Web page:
As a component of the APFM pilot project in Central and Eastern Europe, workshops were organized by participating countries in early summer in Bulgaria, Czech Republic and Slovakia, especially dealing with flash floods, early warning, public awareness and preventive measures. Participation ranged across sectors including national hydrological and meteorological services, civil defence authorities, as well as representatives from municipalities and NGOs.
The conclusions and recommendations of the "Summary Report on the Historical Floods" can be downloaded through the APFM website at "http://www.apfm.info/regional_projects/ceetac.htm".

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 Environmental Aspects of Integrated Flood Management - Expert Group -
- Expert Group -
- Collin Creighton, Commonwealth Scientific and Industrial Research Organisation (CSIRO), Australia
- Claudio Meier, Universidad de Concepci, Chile
Currently at University of Montana, USA
- Ognjen Bonacci, Faculty of Civil Engineering and Architecture, Croatia
- Mogens Dyhr-Nielsen, UNEP Collaborating Centre on Water and Environment (UCC-Water), Denmark
- Fabrice Renaud, The United Nations University Institute for Environment and Human Security (UNU-EHS), Germany
- Videh Upadhyay, Partner, Enviro Legal Defence Firm (ELDF), India
- Maria-Franca Norese, Polotecnico di Torino IV Facolta' di Ingegneria,  Italy
- Mike Acreman, CEH Wallingford, UK
- Peter Goodwin, University of Idaho, USA
- Ania Grobicki, Independent consultant, WMO

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 Special session on Integrated Flood Management on 20 October 2005 in Zhengzhou, China
 APFM is organising a special session on Integrated Flood Management in collaboration with the Yellow River Conservancy Commission (YRCC) during the 2nd International Yellow River Forum (IYRF) in the morning of 20 October in Zhengzhou, China.

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 Swiss flood- August 2005
The Swiss flood policy comes very close to the Integrated Flood Management Approach. However, as the recent experience has shown Integrated Flood Management is not a one-time approach. Nor does it end with adoption of IFM principles. It requires a consistent follow-up.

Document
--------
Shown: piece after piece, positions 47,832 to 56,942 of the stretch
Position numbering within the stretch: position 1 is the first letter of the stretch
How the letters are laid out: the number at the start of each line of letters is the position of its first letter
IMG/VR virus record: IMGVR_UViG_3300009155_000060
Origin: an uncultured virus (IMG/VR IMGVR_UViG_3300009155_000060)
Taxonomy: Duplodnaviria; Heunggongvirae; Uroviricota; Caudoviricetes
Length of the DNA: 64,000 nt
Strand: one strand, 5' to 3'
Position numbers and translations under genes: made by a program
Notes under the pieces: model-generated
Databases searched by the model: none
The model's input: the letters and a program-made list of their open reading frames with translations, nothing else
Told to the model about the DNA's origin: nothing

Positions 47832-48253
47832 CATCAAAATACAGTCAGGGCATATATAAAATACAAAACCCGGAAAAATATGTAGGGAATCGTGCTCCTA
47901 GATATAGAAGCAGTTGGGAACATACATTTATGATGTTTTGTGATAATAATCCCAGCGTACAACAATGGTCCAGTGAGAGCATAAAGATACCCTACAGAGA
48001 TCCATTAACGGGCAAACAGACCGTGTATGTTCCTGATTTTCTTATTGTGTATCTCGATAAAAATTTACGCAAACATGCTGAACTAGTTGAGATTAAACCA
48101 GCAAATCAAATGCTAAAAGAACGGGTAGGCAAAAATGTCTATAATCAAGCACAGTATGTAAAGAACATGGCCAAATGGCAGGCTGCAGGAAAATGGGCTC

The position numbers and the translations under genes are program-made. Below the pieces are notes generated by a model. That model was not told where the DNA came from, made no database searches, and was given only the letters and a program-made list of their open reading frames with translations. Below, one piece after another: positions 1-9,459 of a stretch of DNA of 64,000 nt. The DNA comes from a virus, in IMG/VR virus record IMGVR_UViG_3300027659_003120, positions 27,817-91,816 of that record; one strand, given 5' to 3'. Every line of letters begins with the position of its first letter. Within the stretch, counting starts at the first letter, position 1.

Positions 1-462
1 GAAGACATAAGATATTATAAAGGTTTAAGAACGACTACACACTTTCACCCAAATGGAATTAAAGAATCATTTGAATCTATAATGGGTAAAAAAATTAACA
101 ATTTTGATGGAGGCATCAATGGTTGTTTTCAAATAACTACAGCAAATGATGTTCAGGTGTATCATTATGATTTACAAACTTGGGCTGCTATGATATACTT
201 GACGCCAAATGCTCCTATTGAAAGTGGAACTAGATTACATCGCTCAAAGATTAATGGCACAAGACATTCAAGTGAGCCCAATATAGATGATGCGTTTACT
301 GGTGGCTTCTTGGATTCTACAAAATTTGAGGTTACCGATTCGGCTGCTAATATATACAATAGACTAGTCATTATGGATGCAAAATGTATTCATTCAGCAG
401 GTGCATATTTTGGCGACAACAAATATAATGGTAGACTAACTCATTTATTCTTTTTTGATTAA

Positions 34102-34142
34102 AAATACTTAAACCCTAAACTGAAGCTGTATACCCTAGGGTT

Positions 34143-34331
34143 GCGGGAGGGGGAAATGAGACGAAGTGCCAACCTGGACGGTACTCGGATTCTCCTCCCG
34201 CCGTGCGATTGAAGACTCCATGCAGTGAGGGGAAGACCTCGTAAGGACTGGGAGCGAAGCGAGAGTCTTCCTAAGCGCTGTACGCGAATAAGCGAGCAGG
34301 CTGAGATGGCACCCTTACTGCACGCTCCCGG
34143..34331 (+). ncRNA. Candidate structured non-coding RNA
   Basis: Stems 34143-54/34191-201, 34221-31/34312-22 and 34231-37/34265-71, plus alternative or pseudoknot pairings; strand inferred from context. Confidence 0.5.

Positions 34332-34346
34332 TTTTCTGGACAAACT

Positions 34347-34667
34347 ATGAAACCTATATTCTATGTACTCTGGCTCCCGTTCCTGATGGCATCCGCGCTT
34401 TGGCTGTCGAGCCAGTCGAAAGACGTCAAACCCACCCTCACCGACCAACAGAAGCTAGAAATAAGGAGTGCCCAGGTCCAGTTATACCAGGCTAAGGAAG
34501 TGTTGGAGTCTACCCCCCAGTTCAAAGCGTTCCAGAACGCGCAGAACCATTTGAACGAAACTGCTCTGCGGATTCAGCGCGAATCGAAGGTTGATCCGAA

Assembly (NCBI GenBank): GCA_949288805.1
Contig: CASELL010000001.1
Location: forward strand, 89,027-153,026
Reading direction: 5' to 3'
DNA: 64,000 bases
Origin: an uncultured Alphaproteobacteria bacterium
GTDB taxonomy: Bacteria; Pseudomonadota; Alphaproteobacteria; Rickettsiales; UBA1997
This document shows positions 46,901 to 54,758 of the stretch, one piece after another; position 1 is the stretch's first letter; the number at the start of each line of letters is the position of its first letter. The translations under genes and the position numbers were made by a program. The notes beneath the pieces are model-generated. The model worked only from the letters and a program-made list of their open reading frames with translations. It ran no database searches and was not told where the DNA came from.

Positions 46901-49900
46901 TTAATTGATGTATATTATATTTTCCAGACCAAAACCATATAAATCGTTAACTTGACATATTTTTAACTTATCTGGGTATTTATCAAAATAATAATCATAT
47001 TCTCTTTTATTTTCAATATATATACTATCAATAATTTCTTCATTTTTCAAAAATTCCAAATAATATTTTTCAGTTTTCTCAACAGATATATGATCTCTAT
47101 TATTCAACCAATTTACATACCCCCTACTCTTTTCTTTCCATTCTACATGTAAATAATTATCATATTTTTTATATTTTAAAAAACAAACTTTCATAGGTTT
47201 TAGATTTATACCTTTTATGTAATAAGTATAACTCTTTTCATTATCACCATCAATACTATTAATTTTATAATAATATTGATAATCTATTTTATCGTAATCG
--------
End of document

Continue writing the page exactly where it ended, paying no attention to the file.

During the recent floods in Switzerland the warning systems proved to be very effective. But unless those warnings are effectively transferred into emergency actions they are not likely to yield desired results. Andreas Gz: Federal Officer for Water and Geology realizes this important fact and points out the need to make further improvements in the flood warning chain. He said, "All the players have to work together to ensure that we have the best possible use of a warning system". Another important aspect these floods revealed was that there are many difficulties in implementing flood management strategies such as land use regulations, because when the strategy requires continuous financial inputs, it always causes controversy and is likely to be given lower priority after the memories of the large floods have faded. Peter Volkart: head of the Hydraulics Laboratory at the Federal Institute of Technology in Zurich said in his comment about the floods of River Aare. "Various measures to protect against flooding had been tabled since the late 1980s, but they had run into opposition from environmentalists, fishermen, homeowners and conservators". In the face of natural disasters, there is a window of opportunity to reassess the policies and if the policies are in place, to review their implementation. Flood practitioners have to act as a moving force in the process involving public, policy makers, media and all other stakeholders.